Teenage Fanclub: Grand Prix (1995)

As noted earlier, I was pretty demolished by Teenage Fanclub's second album, Bandwagonesque, a stunning power pop stand-out that matched Big Star's melodic jangles with judicious use of the distortion petal. But it turned out to be just the first in a series of no less melodic, but increasingly clean-sounding killer pop records. I loved 1993's Thirteen, which left the Bandwagonesque formula largely intact (and may very well have the highest quotient of insanely hooky tunes of all their albums); but it's the next one, 1995's Grand Prix, that probably gets the most play-time for me these days. 

Sanding off most of the fuzzbox edge, Grand Prix leaves just the shiny pop nuggets, chiming and ringing and left to claw for your attention without the alt.rock guitar catharsis. Which they pull off in spades.

Opener "About You" is one of those mid-tempo tunes that by this time the Fanclub seemed capable of writing in their sleep, a gentle verse and an earworm hook in the chorus. But it's the next track, "Sparky's Dream," which for me is pretty much the peak of 90s power pop; if there's been a more relentlessly infectious hook since then, I have yet to find it. The chorus harmonies are simply... damn, no words. Just amazing.

And if nothing on the rest album reaches "Sparky's" heights, there is no shortage of memorable hum-along tunes. "Neil Jung" is another slowed down, midtempo wash of harmonies that worms its way into your head; "Discolite" similarly slips from a pleasant enough verse into a harmony-rich chorus that sucks you in; "Verisimilitude" gets by on an understated jangle that somehow remains captivating. As on all their best work, the band's three songwriters/vocalists trade off turns in the spotlight, providing a bit of variety (yet all aligned enough in sensibility that you can't really tell who's responsible for each song without the liner notes).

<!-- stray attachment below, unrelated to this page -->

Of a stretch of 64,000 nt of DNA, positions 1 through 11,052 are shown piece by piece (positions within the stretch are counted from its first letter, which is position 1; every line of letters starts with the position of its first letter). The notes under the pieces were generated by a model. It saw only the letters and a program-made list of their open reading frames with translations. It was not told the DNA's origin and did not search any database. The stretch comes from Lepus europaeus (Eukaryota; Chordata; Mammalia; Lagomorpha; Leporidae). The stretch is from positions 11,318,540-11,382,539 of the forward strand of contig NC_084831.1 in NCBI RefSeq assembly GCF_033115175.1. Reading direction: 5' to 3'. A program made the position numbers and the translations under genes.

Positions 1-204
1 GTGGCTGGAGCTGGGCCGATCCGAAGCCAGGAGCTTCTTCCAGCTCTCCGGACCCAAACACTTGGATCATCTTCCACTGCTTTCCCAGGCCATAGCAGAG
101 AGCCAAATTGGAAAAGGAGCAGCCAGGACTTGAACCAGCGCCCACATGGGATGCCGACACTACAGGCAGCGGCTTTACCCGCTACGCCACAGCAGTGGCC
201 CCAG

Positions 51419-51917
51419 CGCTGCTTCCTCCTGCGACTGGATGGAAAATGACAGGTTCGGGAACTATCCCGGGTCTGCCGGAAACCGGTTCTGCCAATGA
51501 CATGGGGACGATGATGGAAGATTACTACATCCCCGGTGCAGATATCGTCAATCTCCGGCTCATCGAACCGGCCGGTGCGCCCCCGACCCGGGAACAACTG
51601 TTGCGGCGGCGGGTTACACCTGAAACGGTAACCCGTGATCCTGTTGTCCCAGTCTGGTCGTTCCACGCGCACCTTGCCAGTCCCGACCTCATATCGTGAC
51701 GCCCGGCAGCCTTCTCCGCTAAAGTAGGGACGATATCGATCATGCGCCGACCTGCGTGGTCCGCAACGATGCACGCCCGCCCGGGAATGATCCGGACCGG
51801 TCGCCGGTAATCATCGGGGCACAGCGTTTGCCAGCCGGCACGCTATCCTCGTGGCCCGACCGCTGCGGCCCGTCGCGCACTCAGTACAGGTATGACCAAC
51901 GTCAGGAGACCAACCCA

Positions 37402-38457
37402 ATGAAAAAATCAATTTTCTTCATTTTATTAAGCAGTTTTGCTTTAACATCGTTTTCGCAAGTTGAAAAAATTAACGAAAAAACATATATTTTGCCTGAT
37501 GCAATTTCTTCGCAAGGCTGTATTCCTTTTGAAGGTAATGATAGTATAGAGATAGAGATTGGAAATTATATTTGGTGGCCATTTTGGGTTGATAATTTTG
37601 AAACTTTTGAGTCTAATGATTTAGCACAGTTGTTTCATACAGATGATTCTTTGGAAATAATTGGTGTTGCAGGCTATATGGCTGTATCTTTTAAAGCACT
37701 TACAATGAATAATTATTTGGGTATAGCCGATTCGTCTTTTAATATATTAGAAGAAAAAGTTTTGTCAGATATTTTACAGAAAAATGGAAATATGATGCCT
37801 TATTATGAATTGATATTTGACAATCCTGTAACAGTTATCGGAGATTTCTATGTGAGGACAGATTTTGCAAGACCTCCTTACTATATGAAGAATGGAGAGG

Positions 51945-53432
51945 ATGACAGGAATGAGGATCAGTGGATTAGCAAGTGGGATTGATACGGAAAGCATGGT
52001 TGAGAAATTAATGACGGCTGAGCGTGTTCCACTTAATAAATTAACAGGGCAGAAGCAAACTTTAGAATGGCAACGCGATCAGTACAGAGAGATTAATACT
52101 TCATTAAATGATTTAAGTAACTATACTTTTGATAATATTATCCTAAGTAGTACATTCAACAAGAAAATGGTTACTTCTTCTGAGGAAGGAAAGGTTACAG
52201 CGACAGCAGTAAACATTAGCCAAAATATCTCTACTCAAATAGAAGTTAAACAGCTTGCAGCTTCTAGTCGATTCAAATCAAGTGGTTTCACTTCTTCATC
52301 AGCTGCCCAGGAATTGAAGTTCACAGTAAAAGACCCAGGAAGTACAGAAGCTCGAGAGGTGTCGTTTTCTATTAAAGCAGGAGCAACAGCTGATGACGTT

While lacking some of the edge of the prior two records, with a few slower tunes that kinda get lost amidst the big hooks (something that would increasingly make later records a bit more inconsistent), it's never less than pleasant, offering gentle ballads to complement the riveting highs. 

Here's the "Sparky's Dream" video:

Here's a live "Neil Jung":
...and a live "Discolite":

 

Comments

  1. So good and one of my favorite albums of the 90’s for sure!

    ReplyDelete

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